"All persons born or naturalized in the United States . . . are citizens of the United States . . . No State shall make or enforce any law which shall abridge the privileges or immunities of citizens of the United States; nor shall any State deprive any person of life, liberty, or property, without due process of law; nor deny to any person within its jurisdiction the equal protection of the laws."
14th Amendment, Section 1
After the passage of the 14th Amendment, African Americans enacted their visions of citizenship in their daily lives. Citizenship meant different things to different people, but one thread ran throughout—autonomy. This could be gained through religious practice, education, and work, or through family and community networks.
Before freedom came, African Americans considered gaining citizenship through military service. They also looked at the importance of claiming their place in the nation that they helped build, as well as their right to choose to move to new places. As early as the colonial period, free Black people debated where best to manifest their freedom, whether within the nation or beyond its shores. After emancipation came, the debate continued as some self-determined Black people contemplated and acted upon emigration. Others pursued their right to claim their place as citizens and stay on the land that they cultivated and improved.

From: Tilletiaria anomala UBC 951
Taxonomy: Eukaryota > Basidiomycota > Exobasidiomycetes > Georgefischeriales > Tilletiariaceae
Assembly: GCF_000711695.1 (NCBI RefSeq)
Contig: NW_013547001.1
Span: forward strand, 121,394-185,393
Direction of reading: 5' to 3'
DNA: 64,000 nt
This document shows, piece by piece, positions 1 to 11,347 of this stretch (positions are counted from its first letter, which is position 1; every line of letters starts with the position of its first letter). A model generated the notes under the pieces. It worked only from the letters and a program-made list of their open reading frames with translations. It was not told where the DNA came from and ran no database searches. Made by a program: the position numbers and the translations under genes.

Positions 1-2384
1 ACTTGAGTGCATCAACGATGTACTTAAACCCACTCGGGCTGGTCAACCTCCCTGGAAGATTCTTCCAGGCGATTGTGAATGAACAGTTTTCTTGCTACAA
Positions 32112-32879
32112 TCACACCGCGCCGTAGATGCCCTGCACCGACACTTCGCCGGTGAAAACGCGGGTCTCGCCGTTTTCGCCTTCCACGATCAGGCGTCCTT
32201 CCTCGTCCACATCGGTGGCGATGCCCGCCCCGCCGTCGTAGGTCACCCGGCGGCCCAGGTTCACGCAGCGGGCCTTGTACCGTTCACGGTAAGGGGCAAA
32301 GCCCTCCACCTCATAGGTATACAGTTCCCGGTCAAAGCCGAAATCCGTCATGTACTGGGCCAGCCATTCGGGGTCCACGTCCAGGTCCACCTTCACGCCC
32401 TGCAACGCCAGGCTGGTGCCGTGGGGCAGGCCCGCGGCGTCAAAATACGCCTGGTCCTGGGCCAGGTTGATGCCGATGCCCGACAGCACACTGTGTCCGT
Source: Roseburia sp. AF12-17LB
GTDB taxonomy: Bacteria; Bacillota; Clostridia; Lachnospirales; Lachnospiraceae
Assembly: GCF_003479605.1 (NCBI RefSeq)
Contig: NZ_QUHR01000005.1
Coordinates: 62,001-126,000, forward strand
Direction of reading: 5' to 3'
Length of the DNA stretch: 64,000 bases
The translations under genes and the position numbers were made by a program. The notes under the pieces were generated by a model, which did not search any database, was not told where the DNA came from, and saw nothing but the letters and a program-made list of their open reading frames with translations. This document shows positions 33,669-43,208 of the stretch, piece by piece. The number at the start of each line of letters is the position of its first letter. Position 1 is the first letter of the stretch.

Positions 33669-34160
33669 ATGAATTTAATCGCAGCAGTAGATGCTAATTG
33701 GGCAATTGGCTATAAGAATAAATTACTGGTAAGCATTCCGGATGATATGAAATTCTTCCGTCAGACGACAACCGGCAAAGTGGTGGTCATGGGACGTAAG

African Americans long claimed that "we have a divine right to the land." Over generations, they had built houses or plantations and raised crops and livestock. Few white Americans agreed. A Georgia newspaper declared, "The great question now before our people is how to appropriate all the African labor of the country." Without land, African Americans would have to work as sharecroppers for white landowners, often the same people who had enslaved them. And they would continue to live in the cabins they had occupied during slavery. But some banded together to purchase land, build homes, and cultivate crops, owning their labor. People claimed the land they had brought into production.
In January 1865, Gen. William Sherman confiscated 400,000 acres of land and distributed it among Black men in parcels no larger than 40 acres. On Point of Pines plantation, at least nine families were given land titles. President Andrew Johnson overturned the order, ensuring that African Americans received no land or compensation for their enslavement.
Thirteen men pooled their money to purchase 900 acres of land on Edisto Island. Mathias Johnson was from Point of Pines; James Hutchison lived on the next plantation. Both had been granted promissory notes under Sherman’s order, and both had lost that land. Together, they successfully worked to gain back what they believed to be rightfully theirs.